Padraic Gilligan, VP Ovation Global DMC and VP Industry Relations, MCI
Behind me a guitar was being tuned. The tuner then addressed the crowd and launched into the Rod Stewart version of “Sailing”. He was truly terrible and gave the lie to Tanenbaum’s thesis that music on the underground leads to a decrease in crime. I, for one, harboured dark violent thoughts and stared fixedly at my iphone screen as he sought compensation, sticking a to-go cup in my face. I was back in Paris, looking forward to immersing myself in one of the great cities of the world. This musical loser on the rather damp and dirty RER B from CDG to Gare du Nord was raining heavily on my parade.
Get over here!
The SMS message from my colleague told me they were already at O Chateau so after a quick shower to blitz the negative residue of bad singing on the metro I found myself in the basement of a rather cool building set out for a lesson in wine tasting. A large map of France with the wine regions clearly marked on it was slightly right of centre stage. Slightly left of centre stage was the youngest, prettiest teacher I’ve ever seen. In the palm of her hand she had a half filled Champagne flute and just about everybody else in the room. For 2 hours Charlotte challenged, charmed and cajoled, energized, educated and entertained. A thoroughly convivial part-Anglophone, part-Francophone table of 10 learned, laughed and lapped it all up like eager, hungry kittens. The food was fantastic – carpaccio of scallop, breast of duck and traditional galette – simple, no fuss, fresh presentations – with perfect pairings from the Loire, Bordeaux and Languedoc.
The early morning walk to our meeting point on Rue de Castiglione where the rather tasty Westin Paris Vendome is located allowed us to synchronize with the energetic rhythm of the Parisian walkways in this post-Christmas period. Stunning festive decorations were still in place – Parisians don’t do tacky – and the January sales gave an extra air of excited anticipation to the streets. You soon notice the differences, the things that make this city uniquely Paris, exclusively French. Like the small, local, specialist stores that still abound and prosper around the city. The proprietors who diligently sweep the pavements in front of their shops and greet regular customers with handshakes. The studied informality of the young men in 3/4 jackets, collars up, scarves tied loosely, wearing narrow tapered jeans and hard leather pointed shoes. The women that never try to look like teenagers with that femme fatale look, pouting lips and immaculate couture.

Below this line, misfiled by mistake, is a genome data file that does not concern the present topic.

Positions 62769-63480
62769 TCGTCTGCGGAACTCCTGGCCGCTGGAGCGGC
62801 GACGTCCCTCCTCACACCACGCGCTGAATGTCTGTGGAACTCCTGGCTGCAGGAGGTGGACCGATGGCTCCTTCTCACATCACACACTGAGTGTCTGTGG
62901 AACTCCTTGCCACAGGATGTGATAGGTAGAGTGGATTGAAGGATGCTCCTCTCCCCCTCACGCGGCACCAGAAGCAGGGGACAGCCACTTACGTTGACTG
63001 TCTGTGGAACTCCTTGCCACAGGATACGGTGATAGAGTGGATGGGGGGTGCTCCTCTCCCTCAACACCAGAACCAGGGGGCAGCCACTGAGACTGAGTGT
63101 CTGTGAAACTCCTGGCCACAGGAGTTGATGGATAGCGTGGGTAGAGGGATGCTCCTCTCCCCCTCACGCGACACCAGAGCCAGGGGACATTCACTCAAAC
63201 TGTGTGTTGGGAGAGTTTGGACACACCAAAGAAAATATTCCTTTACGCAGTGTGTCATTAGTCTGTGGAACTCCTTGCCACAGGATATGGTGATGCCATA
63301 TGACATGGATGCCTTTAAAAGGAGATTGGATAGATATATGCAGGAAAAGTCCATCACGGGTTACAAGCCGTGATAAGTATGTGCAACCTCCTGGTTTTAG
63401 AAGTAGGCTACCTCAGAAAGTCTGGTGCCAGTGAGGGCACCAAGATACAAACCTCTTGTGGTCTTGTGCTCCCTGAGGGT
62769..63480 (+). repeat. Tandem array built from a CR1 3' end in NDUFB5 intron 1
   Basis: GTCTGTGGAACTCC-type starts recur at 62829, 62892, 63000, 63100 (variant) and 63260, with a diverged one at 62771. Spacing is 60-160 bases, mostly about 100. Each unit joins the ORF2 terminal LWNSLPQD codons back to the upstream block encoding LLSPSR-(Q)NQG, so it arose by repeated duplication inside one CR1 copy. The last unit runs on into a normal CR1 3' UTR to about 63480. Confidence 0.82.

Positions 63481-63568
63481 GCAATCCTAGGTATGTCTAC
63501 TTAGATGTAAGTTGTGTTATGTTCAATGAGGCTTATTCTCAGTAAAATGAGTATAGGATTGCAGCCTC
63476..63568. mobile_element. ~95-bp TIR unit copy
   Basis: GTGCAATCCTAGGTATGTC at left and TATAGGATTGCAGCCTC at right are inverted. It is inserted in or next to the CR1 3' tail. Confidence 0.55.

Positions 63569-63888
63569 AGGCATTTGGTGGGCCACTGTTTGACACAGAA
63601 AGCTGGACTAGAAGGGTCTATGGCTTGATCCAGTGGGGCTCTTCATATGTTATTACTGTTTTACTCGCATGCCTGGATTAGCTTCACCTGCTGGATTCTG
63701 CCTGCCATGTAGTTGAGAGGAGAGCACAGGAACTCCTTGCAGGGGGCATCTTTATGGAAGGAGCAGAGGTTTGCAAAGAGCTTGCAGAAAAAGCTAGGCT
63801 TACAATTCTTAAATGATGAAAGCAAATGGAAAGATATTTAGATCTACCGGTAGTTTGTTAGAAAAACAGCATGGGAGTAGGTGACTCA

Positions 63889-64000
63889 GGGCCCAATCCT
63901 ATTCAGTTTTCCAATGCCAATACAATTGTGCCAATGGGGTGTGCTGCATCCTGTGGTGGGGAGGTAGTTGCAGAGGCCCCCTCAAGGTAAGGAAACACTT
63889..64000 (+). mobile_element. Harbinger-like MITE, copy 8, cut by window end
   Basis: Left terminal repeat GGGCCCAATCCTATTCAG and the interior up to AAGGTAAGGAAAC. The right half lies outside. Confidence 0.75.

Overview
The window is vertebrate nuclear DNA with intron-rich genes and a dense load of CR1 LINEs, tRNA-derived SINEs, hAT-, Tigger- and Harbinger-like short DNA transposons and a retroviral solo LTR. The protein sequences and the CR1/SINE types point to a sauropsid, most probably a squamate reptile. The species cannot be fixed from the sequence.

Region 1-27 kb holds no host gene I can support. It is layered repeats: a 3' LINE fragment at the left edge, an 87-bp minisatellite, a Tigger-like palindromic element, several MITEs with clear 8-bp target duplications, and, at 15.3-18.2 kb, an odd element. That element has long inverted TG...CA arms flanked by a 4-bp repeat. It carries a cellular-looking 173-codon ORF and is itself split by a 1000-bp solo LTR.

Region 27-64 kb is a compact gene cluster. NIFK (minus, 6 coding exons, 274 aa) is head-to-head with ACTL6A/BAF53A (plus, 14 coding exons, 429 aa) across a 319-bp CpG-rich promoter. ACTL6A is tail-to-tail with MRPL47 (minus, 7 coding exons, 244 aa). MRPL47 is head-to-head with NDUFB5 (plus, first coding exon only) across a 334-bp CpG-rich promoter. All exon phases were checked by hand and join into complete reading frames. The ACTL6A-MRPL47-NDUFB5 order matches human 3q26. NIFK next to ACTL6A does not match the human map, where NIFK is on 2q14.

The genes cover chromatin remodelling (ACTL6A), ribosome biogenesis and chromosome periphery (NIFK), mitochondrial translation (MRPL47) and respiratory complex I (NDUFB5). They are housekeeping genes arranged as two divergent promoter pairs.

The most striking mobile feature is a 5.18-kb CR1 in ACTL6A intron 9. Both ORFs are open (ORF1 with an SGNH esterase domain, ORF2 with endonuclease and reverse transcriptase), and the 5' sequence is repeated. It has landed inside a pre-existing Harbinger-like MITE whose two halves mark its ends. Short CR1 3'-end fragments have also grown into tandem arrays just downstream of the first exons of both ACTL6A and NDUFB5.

A day on the outskirts of Paris in search of the best golf challenges yielded 2 satisfactory results. The relatively new, private, Jack Nicklaus designed Paris International – a typical Nicklaus parkland the flows very naturally through the rolling terrain – and the older Golf National, near Versailles, which offers 3 distinct golf challenges and is a Ryder Cup candidate for 2018. But, unlike Ireland or Scotland, Paris is not really about the golf and the afternoon drew to a lovely conclusion at the recently opened Mandarin Oriental Paris over very expensive drinks at the bar which overlooks a magnificent secluded courtyard
My colleague, the inimitable, ubiquitous Philippe Fournier, Managing Director of MCI’s extensive organisation in France, invited me to attend the MCI Annual Celebration at the Museum of Fairground Arts, also a candidate venue for the US incentive programme we were planning. When I arrived at nightfall the venue looked spectacular with accent lighting picking out the carnival masks displayed on either side of the entrance. You enter this magical universe of light and shade, of rich red velvets and dark mahogany woods and are transported back to childhood wonder where the only limit is your own imagination.